Shutdown, farm-bill expiration hit farmers with political reality

2013-10-01T16:09:00Z Shutdown, farm-bill expiration hit farmers with political realityBy Gene Lucht Iowa Farmer Today Iowa Farmer Today
October 01, 2013 4:09 pm  • 

Expiration of the 2008 farm bill and shutdown of the federal government, both of which occurred at midnight Monday, provides a double-barreled blast of political reality for farmers this fall.

“It’s a little bit difficult to separate the two,” Craig Hill, president of the Iowa Farm Bureau Federation, said in an interview Tuesday.

While Hill said most of the attention of farm organizations has been focused on the farm bill, the government shutdown is an additional concern. First, it diverts attention of Congress from the farm bill. Second, it means the closing of some USDA offices and a sudden lack of funding for a number of government programs.

Money for trade and research programs has been put on temporary hold, Hill said. And, there is still a question if farmers will get a final direct payment check this fall.

Organizations such as the U.S. Grains Council and the U.S. Meat Export Federation could see funding issues if the shutdown lasts long, Hill said, because they have contracts with the government. USDA statistical analysis could also be affected.

And, conservation programs could see issues as well.

Add those issues to the already difficult farm-bill situation and farmers are frustrated, Hill said.

He said it was good news the House of Representatives voted over the past weekend to attach nutrition programs back onto the farm bill so a farm-bill conference committee can be formed. But, the House version still has only a three-year nutrition program and a five-year commodity program, meaning the two items would still be separated before the next farm-bill discussion.

That, he said, is unacceptable.


Iowa ag department handling questions during shutdown

DES MOINES — Iowa Department of Agriculture employees working in NRCS facilities will be working from alternate locations during the federal government shutdown.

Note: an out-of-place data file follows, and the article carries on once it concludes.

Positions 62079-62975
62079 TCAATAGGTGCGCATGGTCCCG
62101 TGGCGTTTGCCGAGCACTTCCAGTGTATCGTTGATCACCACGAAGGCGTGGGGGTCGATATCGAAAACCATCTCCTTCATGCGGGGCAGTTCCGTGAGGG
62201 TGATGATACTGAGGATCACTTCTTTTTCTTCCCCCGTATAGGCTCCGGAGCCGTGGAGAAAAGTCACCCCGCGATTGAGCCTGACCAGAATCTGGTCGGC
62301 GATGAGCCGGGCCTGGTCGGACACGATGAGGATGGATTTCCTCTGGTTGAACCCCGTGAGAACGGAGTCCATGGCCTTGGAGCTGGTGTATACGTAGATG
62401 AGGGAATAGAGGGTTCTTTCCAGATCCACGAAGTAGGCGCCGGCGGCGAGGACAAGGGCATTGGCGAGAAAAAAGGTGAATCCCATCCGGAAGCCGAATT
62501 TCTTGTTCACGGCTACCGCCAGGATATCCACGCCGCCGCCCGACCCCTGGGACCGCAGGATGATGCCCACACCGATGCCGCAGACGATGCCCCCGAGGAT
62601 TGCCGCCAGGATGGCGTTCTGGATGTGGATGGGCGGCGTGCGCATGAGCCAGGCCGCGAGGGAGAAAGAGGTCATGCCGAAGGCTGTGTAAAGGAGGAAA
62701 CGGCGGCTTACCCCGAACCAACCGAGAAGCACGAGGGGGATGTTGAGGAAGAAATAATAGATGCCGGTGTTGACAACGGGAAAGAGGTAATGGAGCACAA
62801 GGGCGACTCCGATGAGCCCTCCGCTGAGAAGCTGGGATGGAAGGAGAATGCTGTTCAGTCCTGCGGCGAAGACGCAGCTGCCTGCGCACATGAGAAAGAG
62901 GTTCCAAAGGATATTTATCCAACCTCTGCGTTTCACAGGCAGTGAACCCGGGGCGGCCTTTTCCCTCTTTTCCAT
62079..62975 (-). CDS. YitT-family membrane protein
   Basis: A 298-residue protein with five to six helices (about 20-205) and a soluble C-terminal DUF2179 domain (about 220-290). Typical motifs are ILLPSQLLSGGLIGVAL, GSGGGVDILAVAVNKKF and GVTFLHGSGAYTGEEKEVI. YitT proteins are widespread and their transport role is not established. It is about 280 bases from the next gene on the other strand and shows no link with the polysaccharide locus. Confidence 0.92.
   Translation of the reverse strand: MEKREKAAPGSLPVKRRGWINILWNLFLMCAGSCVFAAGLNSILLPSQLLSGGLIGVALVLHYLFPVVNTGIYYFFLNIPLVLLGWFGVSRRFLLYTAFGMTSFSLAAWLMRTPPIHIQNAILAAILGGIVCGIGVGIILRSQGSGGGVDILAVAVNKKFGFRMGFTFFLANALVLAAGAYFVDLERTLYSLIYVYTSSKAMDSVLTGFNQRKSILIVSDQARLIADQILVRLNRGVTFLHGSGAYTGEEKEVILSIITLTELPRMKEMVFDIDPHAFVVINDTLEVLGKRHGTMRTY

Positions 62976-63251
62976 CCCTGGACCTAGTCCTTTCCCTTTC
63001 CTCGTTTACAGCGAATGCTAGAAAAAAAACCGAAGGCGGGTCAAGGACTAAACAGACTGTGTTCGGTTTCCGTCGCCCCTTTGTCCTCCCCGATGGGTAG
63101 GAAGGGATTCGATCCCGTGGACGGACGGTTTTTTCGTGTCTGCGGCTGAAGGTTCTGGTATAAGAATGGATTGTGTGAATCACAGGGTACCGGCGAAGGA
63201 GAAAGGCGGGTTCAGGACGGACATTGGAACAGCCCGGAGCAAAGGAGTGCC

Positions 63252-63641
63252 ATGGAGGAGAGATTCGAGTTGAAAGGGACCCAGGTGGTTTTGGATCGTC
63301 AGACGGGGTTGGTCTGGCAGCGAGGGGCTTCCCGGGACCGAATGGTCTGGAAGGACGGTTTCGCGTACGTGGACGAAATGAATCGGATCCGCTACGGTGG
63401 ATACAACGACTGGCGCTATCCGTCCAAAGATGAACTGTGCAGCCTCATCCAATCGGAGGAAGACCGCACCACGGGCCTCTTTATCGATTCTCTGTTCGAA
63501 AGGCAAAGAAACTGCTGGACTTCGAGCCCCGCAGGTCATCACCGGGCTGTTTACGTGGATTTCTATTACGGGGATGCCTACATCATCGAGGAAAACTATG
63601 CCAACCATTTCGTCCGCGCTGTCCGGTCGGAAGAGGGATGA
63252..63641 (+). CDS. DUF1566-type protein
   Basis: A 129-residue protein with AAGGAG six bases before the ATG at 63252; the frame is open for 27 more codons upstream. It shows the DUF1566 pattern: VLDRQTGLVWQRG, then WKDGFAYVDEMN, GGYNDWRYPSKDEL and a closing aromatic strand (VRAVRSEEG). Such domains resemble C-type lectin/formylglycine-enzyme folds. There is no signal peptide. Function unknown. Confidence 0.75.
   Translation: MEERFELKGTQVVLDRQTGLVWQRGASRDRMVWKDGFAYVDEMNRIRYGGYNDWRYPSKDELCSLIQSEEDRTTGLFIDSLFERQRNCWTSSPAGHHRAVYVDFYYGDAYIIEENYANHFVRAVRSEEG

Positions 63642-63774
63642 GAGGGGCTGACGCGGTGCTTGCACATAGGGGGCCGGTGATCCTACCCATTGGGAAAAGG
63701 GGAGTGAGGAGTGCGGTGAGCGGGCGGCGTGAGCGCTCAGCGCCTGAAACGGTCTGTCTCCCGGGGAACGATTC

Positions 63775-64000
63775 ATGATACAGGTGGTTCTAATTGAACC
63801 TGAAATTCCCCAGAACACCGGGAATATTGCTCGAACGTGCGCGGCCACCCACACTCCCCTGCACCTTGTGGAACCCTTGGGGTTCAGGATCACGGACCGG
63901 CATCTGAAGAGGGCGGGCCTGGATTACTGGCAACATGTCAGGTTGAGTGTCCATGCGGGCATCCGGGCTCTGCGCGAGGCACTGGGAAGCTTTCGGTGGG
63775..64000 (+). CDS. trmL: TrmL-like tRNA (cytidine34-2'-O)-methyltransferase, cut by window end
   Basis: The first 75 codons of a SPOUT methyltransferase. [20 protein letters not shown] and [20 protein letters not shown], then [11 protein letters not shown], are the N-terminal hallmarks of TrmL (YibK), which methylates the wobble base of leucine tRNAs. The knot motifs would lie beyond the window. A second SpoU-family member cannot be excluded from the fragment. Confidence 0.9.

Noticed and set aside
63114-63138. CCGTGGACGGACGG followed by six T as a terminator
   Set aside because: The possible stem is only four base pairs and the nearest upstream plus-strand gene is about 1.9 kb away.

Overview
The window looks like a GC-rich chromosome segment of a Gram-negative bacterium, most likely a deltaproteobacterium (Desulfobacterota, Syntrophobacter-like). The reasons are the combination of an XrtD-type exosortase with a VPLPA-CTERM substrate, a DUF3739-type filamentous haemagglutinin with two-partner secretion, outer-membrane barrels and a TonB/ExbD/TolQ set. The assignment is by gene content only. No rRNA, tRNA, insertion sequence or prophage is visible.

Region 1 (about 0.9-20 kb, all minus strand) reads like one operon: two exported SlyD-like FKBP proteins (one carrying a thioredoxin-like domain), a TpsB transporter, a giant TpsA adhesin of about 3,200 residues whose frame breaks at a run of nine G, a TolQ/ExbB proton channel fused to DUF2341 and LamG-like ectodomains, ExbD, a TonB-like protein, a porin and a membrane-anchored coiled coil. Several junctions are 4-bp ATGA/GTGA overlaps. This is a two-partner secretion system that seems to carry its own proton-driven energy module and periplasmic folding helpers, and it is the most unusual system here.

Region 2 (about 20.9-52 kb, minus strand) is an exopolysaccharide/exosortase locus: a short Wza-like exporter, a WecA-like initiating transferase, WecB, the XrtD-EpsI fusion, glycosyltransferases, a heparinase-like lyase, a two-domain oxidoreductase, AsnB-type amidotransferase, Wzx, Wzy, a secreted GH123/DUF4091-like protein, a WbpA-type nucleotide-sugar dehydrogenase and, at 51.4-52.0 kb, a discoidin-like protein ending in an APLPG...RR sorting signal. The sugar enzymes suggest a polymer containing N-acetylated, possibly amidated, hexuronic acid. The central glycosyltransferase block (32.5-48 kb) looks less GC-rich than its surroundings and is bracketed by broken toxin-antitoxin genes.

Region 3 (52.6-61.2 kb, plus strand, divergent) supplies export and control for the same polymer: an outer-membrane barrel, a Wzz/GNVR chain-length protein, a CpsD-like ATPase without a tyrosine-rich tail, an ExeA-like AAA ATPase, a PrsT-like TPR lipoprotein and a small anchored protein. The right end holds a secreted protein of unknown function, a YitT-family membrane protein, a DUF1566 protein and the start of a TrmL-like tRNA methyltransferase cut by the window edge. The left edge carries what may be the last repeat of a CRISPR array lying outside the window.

They may be contacted through the ag department’s office in Des Moines, according to a news release.

Farmers with questions for state soil secretaries and state soil technicians may call 515-281-5258 for help.

All other areas of the department continue to operate and will continue to evaluate any further effects from the federal government shutdown, said Iowa Secretary of Agriculture Bill Norhey.


Farmers are frustrated with the situation, American Farm Bureau President Bob Stallman said in a statement issued Tuesday

He said Farm Bureau members are “deeply concerned over the political challenges that are making it next to impossible for Congress to reach a compromise on important legislation, while restoring fiscal order and setting a responsible course to get the federal budget back on track.

“Adding to our frustration, both the House and Senate versions of the farm bill would provide significant savings that could be applied toward reducing the federal deficit.”

With expiration of the farm bill extension, Stallman said farmers are uncertain about the safety net and risk-management tools for planning next year’s crop.

“It is past time for Congress to let these two (House and Senate ag) committees . . . work together in a bipartisan fashion to forge the best new farm bill possible in today’s tough political environment.”

Meanwhile, the CME Group issued a letter Tuesday to its customers regarding possible effects of the government shutdown on dairy and livestock contracts.

The letter, signed by Tim Andriesen, CME managing director, agricultural products, says “ . . . it’s possible that a prolonged shutdown of the federal government could have an impact on the settlement procedures of certain dairy and livestock products at CME Group.

“A prolonged shutdown of the federal government and furloughing of USDA staff could result in interruptions or gaps in reporting key agricultural pricing information from the USDA’s Agricultural Marketing Service (AMS).

“As a result, we wanted you to be aware that settlement prices for certain CME dairy and livestock contracts, which are cash settled based on USDA data, could be impacted in the event of a prolonged shutdown of the agency and may require the exchange to modify the current settlement procedures of the following products.”

The list of contracts that might be affected include:

  • Dairy — September 2013 Class III Milk, Class IV Milk, Butter, Whey, Cheese and Non-Fat Dry Milk futures and options
  • Livestock — October 2013 Lean Hogs, Live Cattle and Feeder Cattle futures and options

Current procedures for the settlement of CME dairy and livestock futures are available at www.cmegroup.com/rulebook/CME/.

Customer inquiries may be directed to:

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